We paused as UN peacekeepers rolled onto the battleground that jazz critics and musicians inhabit these days. Our intafada against Kenny G, and the shelling by the Downtown artists halted as the Lincoln Center’s uptown brigade reloaded. The multinational squad was made up of Dr. Ted Borodofsky and his Southern Jazz band. Out of their unarmed transports came the music of Dixieland swing. His jazz, an authentic group swing, caused a cessation of all aggression. Yes, jazz was once a happy music and this collection of Paducah, Kentucky musicians was showing us the jazz version of the Jimmy Stewart film, It’s A Wonderful Life. Clarinetist Dr. Ted Borodofsky, a practicing Ophthalmologist, weaves sweet lines around the strong trumpet of Jerry Ford (the consultant, not the ex-president) while bass trombonist Ray Cissell supplies the heart and soul of the band. For the cynic, professional and amateur alike, there’s no argument that this music played with sincerity and love is the essence of jazz.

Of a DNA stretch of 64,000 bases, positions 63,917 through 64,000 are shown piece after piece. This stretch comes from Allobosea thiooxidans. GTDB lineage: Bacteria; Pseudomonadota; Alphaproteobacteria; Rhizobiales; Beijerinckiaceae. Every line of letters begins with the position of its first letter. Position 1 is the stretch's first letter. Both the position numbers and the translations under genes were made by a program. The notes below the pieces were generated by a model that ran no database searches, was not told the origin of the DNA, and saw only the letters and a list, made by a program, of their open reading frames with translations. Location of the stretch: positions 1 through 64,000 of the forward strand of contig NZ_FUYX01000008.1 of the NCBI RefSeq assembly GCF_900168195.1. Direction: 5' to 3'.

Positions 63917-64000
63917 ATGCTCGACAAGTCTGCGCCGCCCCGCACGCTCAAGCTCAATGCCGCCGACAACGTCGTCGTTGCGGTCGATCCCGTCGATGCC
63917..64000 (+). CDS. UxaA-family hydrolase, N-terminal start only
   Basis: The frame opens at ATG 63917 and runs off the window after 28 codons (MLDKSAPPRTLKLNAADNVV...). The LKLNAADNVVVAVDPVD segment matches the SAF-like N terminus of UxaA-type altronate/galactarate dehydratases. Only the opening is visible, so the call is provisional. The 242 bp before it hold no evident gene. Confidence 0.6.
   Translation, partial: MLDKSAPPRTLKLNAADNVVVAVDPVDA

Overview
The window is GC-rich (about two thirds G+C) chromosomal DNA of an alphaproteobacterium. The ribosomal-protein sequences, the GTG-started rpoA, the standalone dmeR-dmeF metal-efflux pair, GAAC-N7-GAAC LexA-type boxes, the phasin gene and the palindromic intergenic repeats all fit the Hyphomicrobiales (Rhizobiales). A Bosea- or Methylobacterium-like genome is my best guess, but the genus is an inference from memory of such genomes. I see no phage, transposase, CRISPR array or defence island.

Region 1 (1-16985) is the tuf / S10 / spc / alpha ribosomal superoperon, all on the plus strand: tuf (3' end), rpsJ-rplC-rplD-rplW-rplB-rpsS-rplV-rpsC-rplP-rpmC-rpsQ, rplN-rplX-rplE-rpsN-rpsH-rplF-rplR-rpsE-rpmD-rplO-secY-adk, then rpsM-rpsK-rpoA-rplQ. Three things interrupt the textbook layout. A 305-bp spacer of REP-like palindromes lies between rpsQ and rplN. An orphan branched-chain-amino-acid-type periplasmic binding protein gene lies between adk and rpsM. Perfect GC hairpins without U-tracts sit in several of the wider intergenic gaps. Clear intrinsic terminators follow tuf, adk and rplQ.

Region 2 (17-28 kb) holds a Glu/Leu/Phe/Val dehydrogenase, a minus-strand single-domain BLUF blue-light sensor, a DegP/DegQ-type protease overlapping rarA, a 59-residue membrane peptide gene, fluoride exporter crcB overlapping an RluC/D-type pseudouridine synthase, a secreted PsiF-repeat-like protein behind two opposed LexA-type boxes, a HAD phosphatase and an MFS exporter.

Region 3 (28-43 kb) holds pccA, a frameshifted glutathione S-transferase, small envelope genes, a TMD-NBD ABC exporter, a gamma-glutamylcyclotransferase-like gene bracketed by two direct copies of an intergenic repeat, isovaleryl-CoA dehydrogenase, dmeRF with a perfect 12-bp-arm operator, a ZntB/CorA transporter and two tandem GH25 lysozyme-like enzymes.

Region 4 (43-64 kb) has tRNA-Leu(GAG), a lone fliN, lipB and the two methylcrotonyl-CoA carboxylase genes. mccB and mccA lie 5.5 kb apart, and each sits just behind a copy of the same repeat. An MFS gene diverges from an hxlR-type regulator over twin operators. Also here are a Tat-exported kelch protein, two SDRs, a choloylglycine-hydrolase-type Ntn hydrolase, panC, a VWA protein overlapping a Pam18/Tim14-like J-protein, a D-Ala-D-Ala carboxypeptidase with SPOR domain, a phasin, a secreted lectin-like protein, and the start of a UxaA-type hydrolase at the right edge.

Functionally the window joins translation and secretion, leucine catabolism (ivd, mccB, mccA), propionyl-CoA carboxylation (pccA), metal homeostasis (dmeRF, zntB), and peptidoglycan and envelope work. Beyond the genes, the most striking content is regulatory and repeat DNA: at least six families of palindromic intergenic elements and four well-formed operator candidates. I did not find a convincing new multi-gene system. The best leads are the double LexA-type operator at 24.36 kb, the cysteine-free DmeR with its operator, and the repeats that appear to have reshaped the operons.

Track List:Sweet Georgia Brown; Bye Bye Blackbird; Makin’ Whoopie; Put On Your Old Grey Bonnet; Amazing Grace; Heart Of My Heart; Margie; Up A Lazy River; Georgia On My Mind; Oh, Lady Be Good; Peace Like A River; Tin Roof Blues; You Are My Sunshine; Home Sweet Home.
I was first exposed to jazz by my father, who was a rabid fan when he was younger, in the early to mid 1950's. We lived in NYC and he was a regular at places like the Village Vanguard and Birdland. One of his favorite stories involved meeting Charlie Parker and Miles on 52nd St
I was first exposed to jazz by my father, who was a rabid fan when he was younger, in the early to mid 1950's. We lived in NYC and he was a regular at places like the Village Vanguard and Birdland. One of his favorite stories involved meeting Charlie Parker and Miles on 52nd St. Needless to say, Jazz and Blues were always on the stereo in our home. I was steeped in these exciting sounds, and they make up some of my earliest memories.